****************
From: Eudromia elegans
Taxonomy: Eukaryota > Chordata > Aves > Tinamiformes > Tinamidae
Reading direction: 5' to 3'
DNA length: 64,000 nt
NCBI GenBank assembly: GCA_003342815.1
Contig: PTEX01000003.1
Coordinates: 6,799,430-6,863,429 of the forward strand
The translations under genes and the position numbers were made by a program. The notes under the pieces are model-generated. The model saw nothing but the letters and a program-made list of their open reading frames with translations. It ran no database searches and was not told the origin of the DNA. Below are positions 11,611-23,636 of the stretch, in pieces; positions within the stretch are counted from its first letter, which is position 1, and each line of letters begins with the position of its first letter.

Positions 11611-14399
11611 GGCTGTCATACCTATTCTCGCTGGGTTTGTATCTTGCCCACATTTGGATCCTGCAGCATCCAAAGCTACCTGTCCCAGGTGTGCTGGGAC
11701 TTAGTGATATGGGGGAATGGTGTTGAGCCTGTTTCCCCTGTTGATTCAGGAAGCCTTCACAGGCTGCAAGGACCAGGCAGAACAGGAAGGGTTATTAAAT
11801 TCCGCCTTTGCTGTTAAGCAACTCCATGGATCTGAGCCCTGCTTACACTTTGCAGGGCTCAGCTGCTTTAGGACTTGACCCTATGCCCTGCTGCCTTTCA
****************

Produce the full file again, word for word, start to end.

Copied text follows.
From: Eudromia elegans
Taxonomy: Eukaryota > Chordata > Aves > Tinamiformes > Tinamidae
Reading direction: 5' to 3'
DNA length: 64,000 nt
NCBI GenBank assembly: GCA_003342815.1
Contig: PTEX01000003.1
Coordinates: 6,799,430-6,863,429 of the forward strand
The translations under genes and the position numbers were made by a program. The notes under the pieces are model-generated. The model saw nothing but the letters and a program-made list of their open reading frames with translations. It ran no database searches and was not told the origin of the DNA. Below are positions 11,611-23,636 of the stretch, in pieces; positions within the stretch are counted from its first letter, which is position 1, and each line of letters begins with the position of its first letter.

Positions 11611-14399
11611 GGCTGTCATACCTATTCTCGCTGGGTTTGTATCTTGCCCACATTTGGATCCTGCAGCATCCAAAGCTACCTGTCCCAGGTGTGCTGGGAC
11701 TTAGTGATATGGGGGAATGGTGTTGAGCCTGTTTCCCCTGTTGATTCAGGAAGCCTTCACAGGCTGCAAGGACCAGGCAGAACAGGAAGGGTTATTAAAT
11801 TCCGCCTTTGCTGTTAAGCAACTCCATGGATCTGAGCCCTGCTTACACTTTGCAGGGCTCAGCTGCTTTAGGACTTGACCCTATGCCCTGCTGCCTTTCA